7. Purple Loosestrife

It really is too bad that purple loosestrife (Lythrum salicaria) is so invasive. It’s hard to deny its beauty, but I’ve found it on the banks of the Ashuelot River poised to turn them into a monoculture. It would be a terrible thing to lose the diversity that is found along that river, so my admiration of its beauty is tempered by concern for the native plants that have lived there for so long.

8. Creeping Bellflower

One way to tell that you have a creeping bellflower (Campanula rapunculoides) rather than another campanula is by noticing the curious way the flowers all grow on one side of the stem, and the way that the stem almost always leans in the direction of the flowers. This plant is originally from Europe and is considered an invasive weed. It can be very hard to eradicate.

 9. Queen Anne's Lace Center Flowers

Nobody really knows why, in the center of some Queen Anne’s lace (Daucus carota) flower heads, a purple flower will appear. Botanists have been arguing over the reason for over a century and a half, but none have an answer. Some believe the purple flowers are there to fool any insects flying by into believing that there is another insect on the flower head. Since what is good for one is good for many, they land and help to pollinate the flowers. But that is just a theory. Some ancients believed that eating the purple flower would cure epilepsey.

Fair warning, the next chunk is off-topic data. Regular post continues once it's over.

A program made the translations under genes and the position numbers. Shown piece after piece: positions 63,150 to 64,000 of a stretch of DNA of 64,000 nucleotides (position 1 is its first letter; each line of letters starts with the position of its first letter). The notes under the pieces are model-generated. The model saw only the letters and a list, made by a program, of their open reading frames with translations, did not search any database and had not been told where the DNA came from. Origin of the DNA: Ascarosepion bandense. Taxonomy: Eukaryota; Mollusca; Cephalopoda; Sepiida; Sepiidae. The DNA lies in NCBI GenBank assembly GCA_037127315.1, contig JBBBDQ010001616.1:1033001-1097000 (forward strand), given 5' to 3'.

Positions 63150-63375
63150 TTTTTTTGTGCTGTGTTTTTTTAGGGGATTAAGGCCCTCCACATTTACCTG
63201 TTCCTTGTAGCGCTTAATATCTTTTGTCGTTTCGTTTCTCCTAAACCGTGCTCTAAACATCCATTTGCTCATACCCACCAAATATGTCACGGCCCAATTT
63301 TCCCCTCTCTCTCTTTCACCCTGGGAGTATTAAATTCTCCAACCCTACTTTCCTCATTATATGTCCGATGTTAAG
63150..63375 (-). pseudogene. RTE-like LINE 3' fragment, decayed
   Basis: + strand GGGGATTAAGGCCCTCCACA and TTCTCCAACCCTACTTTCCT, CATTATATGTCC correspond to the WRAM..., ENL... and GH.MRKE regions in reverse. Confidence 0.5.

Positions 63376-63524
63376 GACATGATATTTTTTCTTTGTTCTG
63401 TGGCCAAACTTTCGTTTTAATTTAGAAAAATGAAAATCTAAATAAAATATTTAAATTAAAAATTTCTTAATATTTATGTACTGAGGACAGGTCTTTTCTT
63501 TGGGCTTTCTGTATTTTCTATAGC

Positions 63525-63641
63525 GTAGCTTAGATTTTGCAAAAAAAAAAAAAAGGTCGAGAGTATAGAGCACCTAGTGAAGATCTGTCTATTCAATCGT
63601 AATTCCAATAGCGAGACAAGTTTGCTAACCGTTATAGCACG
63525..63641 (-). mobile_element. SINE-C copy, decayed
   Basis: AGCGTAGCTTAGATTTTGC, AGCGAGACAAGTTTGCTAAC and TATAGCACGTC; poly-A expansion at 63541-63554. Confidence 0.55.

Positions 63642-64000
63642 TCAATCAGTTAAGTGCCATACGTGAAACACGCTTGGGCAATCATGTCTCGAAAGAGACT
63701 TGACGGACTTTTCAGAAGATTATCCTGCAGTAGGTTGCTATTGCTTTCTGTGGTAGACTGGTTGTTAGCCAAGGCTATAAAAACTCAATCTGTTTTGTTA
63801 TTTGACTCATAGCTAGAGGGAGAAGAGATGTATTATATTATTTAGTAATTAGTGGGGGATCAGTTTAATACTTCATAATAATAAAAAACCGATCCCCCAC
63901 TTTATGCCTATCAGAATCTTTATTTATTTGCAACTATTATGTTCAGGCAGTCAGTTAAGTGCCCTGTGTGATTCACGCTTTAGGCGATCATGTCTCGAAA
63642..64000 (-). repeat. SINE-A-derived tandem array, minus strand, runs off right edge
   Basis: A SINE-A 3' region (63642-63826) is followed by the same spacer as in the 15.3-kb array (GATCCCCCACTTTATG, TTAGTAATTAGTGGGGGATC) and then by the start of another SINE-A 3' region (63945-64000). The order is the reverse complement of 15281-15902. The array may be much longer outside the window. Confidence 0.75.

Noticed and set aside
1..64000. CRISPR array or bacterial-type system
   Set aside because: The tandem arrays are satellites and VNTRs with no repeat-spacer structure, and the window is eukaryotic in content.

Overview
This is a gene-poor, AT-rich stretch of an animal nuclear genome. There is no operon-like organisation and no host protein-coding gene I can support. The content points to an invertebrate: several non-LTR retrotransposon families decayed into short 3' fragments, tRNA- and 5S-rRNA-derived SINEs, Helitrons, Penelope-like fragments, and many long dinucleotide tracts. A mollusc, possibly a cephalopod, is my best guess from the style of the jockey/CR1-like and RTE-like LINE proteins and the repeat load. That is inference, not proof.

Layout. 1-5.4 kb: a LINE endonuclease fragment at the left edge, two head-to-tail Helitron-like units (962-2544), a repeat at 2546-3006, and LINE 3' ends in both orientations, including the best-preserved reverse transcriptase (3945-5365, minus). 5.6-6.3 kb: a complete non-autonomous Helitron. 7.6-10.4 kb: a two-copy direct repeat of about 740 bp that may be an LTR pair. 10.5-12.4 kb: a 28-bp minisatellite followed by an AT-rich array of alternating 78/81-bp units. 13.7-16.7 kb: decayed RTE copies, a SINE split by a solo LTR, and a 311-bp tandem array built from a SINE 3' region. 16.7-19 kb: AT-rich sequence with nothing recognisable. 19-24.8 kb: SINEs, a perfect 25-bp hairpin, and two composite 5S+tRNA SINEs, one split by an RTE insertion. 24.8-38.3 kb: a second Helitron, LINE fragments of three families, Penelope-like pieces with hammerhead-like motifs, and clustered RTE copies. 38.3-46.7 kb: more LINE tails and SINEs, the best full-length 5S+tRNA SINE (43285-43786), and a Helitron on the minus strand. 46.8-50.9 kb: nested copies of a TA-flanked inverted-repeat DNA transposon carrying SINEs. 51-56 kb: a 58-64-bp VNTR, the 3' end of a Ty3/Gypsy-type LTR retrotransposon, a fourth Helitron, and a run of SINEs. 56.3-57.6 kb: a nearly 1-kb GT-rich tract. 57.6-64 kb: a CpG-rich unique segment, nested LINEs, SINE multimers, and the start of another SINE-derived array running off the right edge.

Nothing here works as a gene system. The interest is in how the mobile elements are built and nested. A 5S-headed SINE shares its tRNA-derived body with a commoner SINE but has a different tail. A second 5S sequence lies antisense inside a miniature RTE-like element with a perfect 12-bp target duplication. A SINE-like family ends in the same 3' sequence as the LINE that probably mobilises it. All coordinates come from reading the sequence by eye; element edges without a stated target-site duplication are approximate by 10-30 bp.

10. Dewdrop

I had quite a time getting both the flower and leaf of this dewdrop (Rubus dalibarda) in focus. I thought it was important though, because someone once thought its leaves looked like violet leaves, and from that comes another common name: false violet. It likes to grow in moist coniferous woodlands and doesn’t need a lot of sunshine. This plant is quite rare in these parts. I know of only one small colony of plants in Fitzwilliam. It is considered extremely rare in Connecticut and “historical” in Rhode Island, meaning it is just a memory there. It is also threatened in many states, including Michigan and Ohio.

11. Dewdrop Blossom

The odd thing about the dewdrop plant is how most of the flowers that appear above the leaves are sterile and produce no seeds. The fertile flowers appear under the leaves and can’t be seen, and every year when I take its photo I forget to look for them.

 12. Cow Wheat

Humble little narrow-leaf cow wheat seems like a shy little thing but it is actually a thief that steals nutrients from surrounding plants. A plant that can photosynthesize and create its own food but is still a parasite on surrounding plants is known as a hemiparasite.  Its long white, tubular flowers tipped with yellow-green are very small, and usually form in pairs where the leaves meet the stem (axils). I find this plant growing in old, undisturbed forests.